An astonishing innovator who pushed the technical boundaries of his instrument while incorporating a dizzying range of blues, jazz, and rock influences, the great guitarist Jimi Hendrix had a brief but incandescent solo career that oddly recalls that of Robert Johnson. Thirty-five years after his death, Hendrix's work has yet to be fully assimilated; in many ways, rock and roll is still trying to catch up with him.
On the March
To learn more about Jimi Hendrix, visit www.jimihendrix.com, and check out “Are You Experienced?” (MCA Records).
Hendrix has been called the greatest and most flamboyant lead guitarist who ever lived, but he began his career as a backup player for bands like the Isley Brothers and the Impressions. His big break came when the former Animals bassist Chas Chandler saw him play at a New York venue called café Wha?
What was the high point in Jimi Hendrix's career? His 1969 rendition of “The Star Spangled Banner” at the epic Woodstock concert—complete with guitar effects evoking jet planes, falling bombs, and the screams of Vietnamese peasants—remains one of the most stunning performances in rock history.
Chandler signed on as Hendrix's manager, got him to change the spelling of his name from “Jimmy” to “Jimi,” and brought him to England. There, Hendrix became the leader of a high-powered rock trio built specifically around his virtuoso guitar skills. The band, known as the Jimi Hendrix Experience, exploded onto the London scene late in 1966; Hendrix's performance at the Monterey Pop Festival in June of 1967 won him a passionate following in the United States as well.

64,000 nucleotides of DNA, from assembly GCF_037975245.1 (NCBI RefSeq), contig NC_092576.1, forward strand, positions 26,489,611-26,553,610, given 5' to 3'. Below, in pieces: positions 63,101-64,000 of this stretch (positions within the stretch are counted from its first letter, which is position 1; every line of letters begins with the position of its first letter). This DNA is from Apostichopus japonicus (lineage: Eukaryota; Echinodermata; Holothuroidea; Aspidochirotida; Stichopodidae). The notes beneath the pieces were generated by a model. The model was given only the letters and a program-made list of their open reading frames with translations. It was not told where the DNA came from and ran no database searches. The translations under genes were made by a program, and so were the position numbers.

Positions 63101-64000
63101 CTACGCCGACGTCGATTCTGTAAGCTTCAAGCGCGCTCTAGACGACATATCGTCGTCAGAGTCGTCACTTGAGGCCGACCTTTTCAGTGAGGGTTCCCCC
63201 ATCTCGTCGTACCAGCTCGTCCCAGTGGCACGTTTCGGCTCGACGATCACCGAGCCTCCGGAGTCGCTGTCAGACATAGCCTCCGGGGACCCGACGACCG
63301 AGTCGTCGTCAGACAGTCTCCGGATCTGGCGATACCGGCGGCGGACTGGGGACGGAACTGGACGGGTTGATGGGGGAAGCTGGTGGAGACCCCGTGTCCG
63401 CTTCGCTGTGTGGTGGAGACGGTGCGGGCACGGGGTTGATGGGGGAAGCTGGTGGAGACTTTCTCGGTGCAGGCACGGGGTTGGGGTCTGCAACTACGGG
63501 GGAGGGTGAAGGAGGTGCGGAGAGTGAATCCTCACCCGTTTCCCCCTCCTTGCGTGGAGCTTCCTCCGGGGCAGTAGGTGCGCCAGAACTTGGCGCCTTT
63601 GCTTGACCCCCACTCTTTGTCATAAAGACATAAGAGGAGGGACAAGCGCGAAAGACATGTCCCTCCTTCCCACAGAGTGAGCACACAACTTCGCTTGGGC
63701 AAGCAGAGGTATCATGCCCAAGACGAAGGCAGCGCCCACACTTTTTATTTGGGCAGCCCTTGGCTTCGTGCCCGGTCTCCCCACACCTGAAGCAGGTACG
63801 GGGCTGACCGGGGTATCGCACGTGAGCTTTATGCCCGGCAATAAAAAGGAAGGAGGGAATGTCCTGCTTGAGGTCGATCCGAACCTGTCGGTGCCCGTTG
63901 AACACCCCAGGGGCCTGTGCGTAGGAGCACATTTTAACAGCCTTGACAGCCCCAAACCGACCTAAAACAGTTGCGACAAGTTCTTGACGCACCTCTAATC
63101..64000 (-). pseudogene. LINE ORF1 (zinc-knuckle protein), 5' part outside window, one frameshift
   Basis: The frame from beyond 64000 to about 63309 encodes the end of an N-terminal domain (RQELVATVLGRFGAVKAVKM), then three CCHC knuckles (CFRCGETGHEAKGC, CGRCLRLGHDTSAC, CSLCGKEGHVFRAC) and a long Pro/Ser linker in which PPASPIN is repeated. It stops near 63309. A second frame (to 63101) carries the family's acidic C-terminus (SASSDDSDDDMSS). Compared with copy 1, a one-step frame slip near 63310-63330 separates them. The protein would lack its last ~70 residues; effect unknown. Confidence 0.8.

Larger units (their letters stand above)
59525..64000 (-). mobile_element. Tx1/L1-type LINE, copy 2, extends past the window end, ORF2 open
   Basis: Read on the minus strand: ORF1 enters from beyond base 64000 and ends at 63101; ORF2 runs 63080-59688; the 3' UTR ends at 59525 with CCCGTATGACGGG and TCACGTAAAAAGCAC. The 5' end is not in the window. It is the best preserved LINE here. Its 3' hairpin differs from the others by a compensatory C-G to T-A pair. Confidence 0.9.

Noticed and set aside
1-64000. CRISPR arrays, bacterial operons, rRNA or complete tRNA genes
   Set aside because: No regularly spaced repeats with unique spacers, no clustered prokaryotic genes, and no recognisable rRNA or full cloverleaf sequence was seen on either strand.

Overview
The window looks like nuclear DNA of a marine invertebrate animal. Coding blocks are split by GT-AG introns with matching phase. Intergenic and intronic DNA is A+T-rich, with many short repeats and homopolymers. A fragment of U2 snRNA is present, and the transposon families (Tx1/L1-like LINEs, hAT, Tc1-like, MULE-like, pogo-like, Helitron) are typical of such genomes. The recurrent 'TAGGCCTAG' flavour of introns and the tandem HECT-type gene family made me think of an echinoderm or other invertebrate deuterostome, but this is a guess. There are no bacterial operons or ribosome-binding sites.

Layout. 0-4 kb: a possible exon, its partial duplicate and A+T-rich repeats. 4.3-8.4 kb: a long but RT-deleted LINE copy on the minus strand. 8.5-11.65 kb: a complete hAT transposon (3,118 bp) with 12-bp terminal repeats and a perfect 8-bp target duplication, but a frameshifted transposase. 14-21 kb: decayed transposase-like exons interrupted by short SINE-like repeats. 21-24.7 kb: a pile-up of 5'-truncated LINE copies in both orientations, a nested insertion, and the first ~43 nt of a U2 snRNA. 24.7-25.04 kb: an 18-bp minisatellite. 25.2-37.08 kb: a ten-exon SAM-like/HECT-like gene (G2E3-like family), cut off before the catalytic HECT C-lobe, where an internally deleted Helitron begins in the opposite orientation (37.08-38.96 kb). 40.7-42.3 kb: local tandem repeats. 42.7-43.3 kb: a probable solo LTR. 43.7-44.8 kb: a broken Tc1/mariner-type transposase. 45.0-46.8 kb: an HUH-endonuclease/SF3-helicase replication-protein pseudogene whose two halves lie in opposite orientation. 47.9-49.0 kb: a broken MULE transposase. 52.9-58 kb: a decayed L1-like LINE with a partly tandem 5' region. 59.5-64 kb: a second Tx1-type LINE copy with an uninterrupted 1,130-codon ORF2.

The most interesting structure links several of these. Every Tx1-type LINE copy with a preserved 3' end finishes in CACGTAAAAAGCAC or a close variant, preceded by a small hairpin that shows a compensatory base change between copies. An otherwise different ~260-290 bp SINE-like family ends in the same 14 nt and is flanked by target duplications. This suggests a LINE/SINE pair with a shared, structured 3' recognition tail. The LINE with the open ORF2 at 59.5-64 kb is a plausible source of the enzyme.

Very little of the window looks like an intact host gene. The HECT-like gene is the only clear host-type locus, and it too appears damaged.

Attempting to describe the essence of Hen-drix's sound is a little like attempting to de-scribe the essence of a tornado or some other force of nature. It is worth noting, though, that, three and a half decades after his passing, Hendrix's legion of imitators over the years have not yet come close to capturing the incendiary fury and technical sophistication of his solos. He was, by all accounts, obsessed with the act of playing a guitar as no one else had ever played it.
Drug abuse, overwork, a lack of personal discipline, and the pressures of stardom conspired against Hendrix. He died in his sleep in 1970 after releasing three extraordinary studio albums and setting a new standard for rock concert performance. A relentless perfectionist, he had recorded so much unused material that a steady stream of “new” Hendrix product—officially released and otherwise—has come out in the years following his death.
Excerpted from The Complete Idiot's Guide to African-American History © 2003 by Melba J. Duncan. All rights reserved including the right of reproduction in whole or in part in any form. Used by arrangement with Alpha Books, a member of Penguin Group (USA) Inc.
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